Online meetings may have kept the shellfish industry in touch over the past two years, but it was a relief to everyone to be able to attend the 52nd Annual Conference of the Shellfish Association of Great Britain (SAGB) in person this year.
The conference covered both farmed and fished shellfish. This report does not touch upon the latter, although Lindy Wood from the Lobster Pot in Anglesey deserves mention for her Members Slot stroll through her “life in lobsters” and her family’s involvement over 70 years and three generations. It was a delight to listen to.
SAGB Chair Chris Leftwich opened proceedings by calling on government to assist industry to overcome the ongoing Brexit-related and regulatory issues hampering development. He praised the setting up of an All Party Parliamentary Group on shellfish aquaculture – for which SAGB is providing the secretariat – and hoped that this forum would help to raise the profile of the sector in parliament and lead to improvements.
Delegates enjoyed keynote talks from government ministers from all three of the UK’s devolved parliaments, who acknowledged the importance of nurturing a sustainable industry.
Victoria Prentis MP, Minister of State at the Department for Environment, Food and Rural Affairs (DEFRA), said that she had been working hard during the pandemic to keep shellfish farmers in business, through various funding pots. New schemes, including the UK Seafood Fund, are now open to help industry develop its potential. Domestic sales and exports are being encouraged through agencies such as Seafish and the Department for International Trade.
Top of her priority list is to regain EU free market access for live bivalve molluscs, which are currently not eligible for export from Grade B waters, unless they are depurated.
“The government continues to engage with the EU through the Trade and Cooperation Agreement (TCA) to overcome this, but there is little movement from the EU side at present,” she admitted, to the disappointment of mussel farmers.
On the burning issue of ongoing poor coastal water quality, Ms Prentis said that the number of areas marked for improvement and protection is gradually being increased. However, delegates felt that the targets, which stretch to 2050 and beyond, lacked ambition and urgency.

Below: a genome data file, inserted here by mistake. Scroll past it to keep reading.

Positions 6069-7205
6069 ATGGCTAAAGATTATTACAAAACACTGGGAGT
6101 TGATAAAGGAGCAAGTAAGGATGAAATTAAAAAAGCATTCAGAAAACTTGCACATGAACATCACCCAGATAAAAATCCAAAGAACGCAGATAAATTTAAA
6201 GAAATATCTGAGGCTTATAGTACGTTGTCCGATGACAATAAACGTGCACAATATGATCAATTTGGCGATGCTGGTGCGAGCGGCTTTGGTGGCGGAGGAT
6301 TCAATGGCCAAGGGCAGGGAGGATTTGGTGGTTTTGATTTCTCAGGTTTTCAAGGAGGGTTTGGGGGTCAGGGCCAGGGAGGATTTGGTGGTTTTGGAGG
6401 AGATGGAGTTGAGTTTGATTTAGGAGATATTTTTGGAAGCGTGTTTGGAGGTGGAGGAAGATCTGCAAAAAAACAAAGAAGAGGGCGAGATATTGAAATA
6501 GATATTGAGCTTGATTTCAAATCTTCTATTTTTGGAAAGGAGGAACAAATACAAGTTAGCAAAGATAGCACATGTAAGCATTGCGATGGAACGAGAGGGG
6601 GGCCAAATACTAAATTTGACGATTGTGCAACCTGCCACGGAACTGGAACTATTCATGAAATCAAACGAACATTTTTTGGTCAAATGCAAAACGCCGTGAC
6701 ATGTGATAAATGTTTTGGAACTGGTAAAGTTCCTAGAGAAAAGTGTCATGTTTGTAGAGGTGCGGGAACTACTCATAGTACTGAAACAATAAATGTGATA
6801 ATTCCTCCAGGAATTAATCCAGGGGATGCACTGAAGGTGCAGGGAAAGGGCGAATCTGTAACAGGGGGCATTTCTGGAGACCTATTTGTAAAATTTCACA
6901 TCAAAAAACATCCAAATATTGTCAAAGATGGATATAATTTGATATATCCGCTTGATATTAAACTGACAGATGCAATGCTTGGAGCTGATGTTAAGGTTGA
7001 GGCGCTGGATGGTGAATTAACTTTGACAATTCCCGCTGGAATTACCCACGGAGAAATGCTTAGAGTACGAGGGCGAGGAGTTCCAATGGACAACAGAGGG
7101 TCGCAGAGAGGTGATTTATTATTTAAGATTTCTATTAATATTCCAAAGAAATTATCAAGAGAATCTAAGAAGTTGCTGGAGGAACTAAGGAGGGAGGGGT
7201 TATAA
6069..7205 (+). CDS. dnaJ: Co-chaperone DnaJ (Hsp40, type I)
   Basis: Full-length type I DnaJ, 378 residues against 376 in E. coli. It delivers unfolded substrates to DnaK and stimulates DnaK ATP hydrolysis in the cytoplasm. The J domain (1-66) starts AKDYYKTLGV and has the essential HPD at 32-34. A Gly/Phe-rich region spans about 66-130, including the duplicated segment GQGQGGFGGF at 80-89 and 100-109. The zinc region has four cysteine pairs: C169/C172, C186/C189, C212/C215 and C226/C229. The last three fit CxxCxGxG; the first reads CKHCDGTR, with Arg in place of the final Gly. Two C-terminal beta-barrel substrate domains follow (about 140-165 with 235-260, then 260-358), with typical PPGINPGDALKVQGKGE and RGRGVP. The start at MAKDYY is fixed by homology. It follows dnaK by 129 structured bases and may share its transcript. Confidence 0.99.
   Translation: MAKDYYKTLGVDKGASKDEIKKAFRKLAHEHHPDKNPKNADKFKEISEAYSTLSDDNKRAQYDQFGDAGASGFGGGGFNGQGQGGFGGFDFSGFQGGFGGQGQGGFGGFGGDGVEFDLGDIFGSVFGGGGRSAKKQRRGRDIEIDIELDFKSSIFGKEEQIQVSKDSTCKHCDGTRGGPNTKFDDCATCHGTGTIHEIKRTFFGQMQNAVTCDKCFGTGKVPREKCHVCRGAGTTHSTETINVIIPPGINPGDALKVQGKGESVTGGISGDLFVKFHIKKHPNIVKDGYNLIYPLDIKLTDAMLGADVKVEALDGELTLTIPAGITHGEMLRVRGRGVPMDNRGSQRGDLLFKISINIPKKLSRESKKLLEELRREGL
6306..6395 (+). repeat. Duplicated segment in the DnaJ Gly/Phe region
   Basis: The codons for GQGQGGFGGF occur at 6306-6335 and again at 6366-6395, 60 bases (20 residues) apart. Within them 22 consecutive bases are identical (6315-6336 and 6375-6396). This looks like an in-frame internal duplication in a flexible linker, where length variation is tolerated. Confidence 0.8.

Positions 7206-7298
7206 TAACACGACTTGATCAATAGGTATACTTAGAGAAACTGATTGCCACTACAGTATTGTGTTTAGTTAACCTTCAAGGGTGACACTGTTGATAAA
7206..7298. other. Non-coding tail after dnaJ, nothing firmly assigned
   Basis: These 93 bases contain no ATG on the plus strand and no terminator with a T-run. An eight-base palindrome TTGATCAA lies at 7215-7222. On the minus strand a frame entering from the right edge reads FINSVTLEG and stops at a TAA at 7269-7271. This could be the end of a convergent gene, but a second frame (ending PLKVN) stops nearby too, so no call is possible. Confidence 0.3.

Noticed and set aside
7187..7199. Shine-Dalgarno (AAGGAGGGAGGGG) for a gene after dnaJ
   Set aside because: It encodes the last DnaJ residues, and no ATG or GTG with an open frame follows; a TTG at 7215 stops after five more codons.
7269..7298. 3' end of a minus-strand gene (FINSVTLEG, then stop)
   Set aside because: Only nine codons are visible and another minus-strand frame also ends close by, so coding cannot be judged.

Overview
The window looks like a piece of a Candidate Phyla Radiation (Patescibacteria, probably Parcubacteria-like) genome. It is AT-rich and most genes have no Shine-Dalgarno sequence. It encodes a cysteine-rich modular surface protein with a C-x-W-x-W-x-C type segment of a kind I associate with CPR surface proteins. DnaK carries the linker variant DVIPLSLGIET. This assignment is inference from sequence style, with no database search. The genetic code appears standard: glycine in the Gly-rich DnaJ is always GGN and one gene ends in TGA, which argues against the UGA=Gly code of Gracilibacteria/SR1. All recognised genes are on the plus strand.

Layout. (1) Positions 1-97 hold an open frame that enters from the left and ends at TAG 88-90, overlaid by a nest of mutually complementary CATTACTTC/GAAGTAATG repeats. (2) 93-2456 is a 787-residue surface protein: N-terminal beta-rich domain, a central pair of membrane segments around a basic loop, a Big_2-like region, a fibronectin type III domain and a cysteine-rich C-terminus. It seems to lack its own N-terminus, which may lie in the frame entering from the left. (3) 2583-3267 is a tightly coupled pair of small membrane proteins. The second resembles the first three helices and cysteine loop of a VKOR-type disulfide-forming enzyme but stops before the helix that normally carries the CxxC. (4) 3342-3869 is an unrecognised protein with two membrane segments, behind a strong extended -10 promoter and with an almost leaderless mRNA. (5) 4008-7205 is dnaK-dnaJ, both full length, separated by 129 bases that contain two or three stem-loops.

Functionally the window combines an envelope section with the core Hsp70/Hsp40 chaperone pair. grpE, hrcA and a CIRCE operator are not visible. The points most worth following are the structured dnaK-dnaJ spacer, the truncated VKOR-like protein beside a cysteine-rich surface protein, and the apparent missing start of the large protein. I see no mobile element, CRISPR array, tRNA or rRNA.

Work is also ongoing with CEFAS and Natural England to resolve a backlog of habitat risk assessments for Pacific oyster farms in protected areas. Despite the many positive attributes of shellfish farming, the current presumption against expansion of farms has created a crisis of confidence in the industry.
Her words were echoed by Mairi Gougeon MSP, Cabinet Secretary for Rural Affairs and Islands, and Lesley Griffiths MS, Minister for Rural Affairs, North Wales and Trefnydd. Both ministers have important shellfish industries in their countries and are committed to helping them to flourish.
Ms Gougeon explained that shellfish farming in Scotland employs more than 300 people and that Shetland produces 80% of the country’s mussels. Following a review of the aquaculture sector by Professor Russel Griggs, the government has recommended that shellfish leases are extended to 25 years, giving both industry and investors greater confidence in the sector.
Ms Griffiths noted that research is ongoing into how to decarbonise the aquaculture and fisheries industries in Wales, and how to improve long-term management.
Katrine Sasaki, head of market opening and agriculture at the British Embassy in Tokyo, told how her dedicated food and drink team supports exporters to enter the Japanese market and to find local partners. Japan is the largest seafood market in Asia, with per capital consumption twice that of other countries.
“It has to be fresh, healthy, affordable, easy to prepare and sustainable. There is currently no access for raw oysters from the UK, but we are working with Defra and the Japanese authorities to address this,” she said.